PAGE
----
Monday, 25 October 2010

Back to school, and a beach-side lunch in Bettystown

The Cooley and the Mournes, like blue mountains in a Paul Henry painting, seen from the beach at Bettystown, below the Relish Café, this afternoon (Photograph: Patrick Comerford, 2010)

Patrick Comerford

After some rain, today [Monday] turned out to be a bright, sunny autumn day, even though we are now into the last week of October. This is a public holiday in the Republic of Ireland – known as Michael O’Leary’s holiday, even though it is about far away from May Day, and turns out this year to be a full week away from Halloween. As it was a public holiday, I ought not to have been working at home this morning. And so, after a few hours, I put away those books, closed down my laptop, and headed out for a walk on the beach.

Initially, two of us thought we would head to Skerries for a walk on the beaches there. But on the way I thought it would be a good time to take a look at my old school – after all, a holiday weekend would mean the place would be quiet, with few people around.

I lost my way off the M1 and almost ended up in the army camp ... well, the road layout has been radically altered, and both ‘The Cock,’ which claimed to be the oldest pub in Ireland, and the Gormanston Arms, which was completely off bounds in my days, have changed their names, and even though I was back there last year I was still a little confused.

Back to school ... outside Gormanston Castle on a bright autumn afternoon

Eventually I found my way back, and was soon in the grounds of Gormanston College, where I was part of the year of 1969 ... and my eldest brother did the Leaving Certificate in 1964. Little has changed visibly, and I have happy memories of my school days there ... but I can’t imagine any of my teachers are still on the staff or that anyone there would remember me.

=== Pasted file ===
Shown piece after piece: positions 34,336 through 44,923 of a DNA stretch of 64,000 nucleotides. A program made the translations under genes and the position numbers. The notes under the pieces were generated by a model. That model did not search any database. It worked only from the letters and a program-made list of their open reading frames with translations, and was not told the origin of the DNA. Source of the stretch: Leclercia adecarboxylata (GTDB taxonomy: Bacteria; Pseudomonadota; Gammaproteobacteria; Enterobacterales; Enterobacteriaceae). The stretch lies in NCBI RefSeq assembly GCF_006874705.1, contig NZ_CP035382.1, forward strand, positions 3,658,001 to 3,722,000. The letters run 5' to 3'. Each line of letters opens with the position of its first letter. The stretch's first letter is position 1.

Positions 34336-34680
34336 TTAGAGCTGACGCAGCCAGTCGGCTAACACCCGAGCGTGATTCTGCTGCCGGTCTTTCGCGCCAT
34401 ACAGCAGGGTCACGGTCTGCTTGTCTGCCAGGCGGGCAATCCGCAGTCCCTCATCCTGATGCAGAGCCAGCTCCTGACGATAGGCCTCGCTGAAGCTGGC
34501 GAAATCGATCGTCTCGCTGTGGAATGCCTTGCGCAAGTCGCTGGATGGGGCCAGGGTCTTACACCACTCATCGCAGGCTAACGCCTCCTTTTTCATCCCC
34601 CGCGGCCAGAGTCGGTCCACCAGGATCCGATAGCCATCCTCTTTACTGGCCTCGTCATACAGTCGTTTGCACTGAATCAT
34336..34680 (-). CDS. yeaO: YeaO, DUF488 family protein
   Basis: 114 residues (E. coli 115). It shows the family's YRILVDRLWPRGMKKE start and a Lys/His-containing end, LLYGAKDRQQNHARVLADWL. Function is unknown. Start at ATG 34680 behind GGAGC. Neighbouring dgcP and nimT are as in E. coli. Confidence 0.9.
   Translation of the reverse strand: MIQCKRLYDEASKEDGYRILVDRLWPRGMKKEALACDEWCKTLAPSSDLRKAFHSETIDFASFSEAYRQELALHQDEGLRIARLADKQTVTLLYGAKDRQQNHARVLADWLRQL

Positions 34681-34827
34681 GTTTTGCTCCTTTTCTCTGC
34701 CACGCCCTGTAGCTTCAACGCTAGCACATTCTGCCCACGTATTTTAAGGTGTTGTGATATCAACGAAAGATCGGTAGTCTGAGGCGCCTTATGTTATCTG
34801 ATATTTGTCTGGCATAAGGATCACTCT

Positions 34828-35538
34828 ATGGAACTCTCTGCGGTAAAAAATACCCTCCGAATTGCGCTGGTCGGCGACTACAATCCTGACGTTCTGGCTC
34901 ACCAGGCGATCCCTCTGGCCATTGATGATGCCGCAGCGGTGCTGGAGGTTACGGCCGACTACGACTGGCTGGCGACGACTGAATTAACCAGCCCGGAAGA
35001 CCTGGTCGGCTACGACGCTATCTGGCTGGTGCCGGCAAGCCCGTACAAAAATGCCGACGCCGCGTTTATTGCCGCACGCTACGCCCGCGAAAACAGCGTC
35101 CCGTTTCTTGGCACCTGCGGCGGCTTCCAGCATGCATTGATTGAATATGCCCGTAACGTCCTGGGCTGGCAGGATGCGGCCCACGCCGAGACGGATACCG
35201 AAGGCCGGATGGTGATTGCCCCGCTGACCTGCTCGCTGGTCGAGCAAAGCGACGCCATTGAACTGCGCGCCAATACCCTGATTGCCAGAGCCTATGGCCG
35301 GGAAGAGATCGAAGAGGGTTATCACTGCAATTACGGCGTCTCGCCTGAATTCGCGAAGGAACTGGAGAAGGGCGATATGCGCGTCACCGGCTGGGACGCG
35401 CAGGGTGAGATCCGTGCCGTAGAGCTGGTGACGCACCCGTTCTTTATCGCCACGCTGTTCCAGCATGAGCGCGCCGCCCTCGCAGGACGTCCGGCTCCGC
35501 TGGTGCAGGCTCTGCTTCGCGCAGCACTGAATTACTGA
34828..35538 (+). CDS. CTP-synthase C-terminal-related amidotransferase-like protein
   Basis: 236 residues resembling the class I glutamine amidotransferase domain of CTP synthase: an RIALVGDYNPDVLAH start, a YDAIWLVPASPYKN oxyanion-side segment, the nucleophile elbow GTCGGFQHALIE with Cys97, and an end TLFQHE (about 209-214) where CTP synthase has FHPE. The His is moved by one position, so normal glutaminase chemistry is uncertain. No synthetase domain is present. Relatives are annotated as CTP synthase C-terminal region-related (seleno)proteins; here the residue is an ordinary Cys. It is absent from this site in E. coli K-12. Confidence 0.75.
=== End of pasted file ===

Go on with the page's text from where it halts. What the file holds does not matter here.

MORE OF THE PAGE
Gormanston Castle was built in 1786 by the Preston family, who held the title of Viscount Gormanston. The school buildings date mainly from the late 1950s and early 1960s, although the large outdoor bell in one of the quads is a reminder that the school has a tradition going back to the late 19th century when it was first established at Multyfarnham in Co Westmeath.

The design of the chapel in Gormanston was influenced by the newly-built Coventry Cathedral (Photograph: Patrick Comerford, 2010)

The design of the school chapel was influenced by Coventry Cathedral which had been built just a few years earlier. After visiting the chapel, we strolled around the castle, and around the grounds, which straddle the borders of Co Meath and Co Dublin. The grounds include a river, a mature wood, a nine-hole golf course, trees, woods, and several playing fields, in two different locations but contiguous with the college.

The Yew Walks in Gormanston were planted by the Preston family hundreds of years ago (Photographs: Patrick Comerford, 2010)

After walking around the castle, we walked down the yew walk, a foliage enclosed triangular area that was planted hundreds of years ago by the Preston family. The yew walk leads down to the graveyard, where several of the priests and some students are buried, including one boy who died at the age of 15 during my final year at school.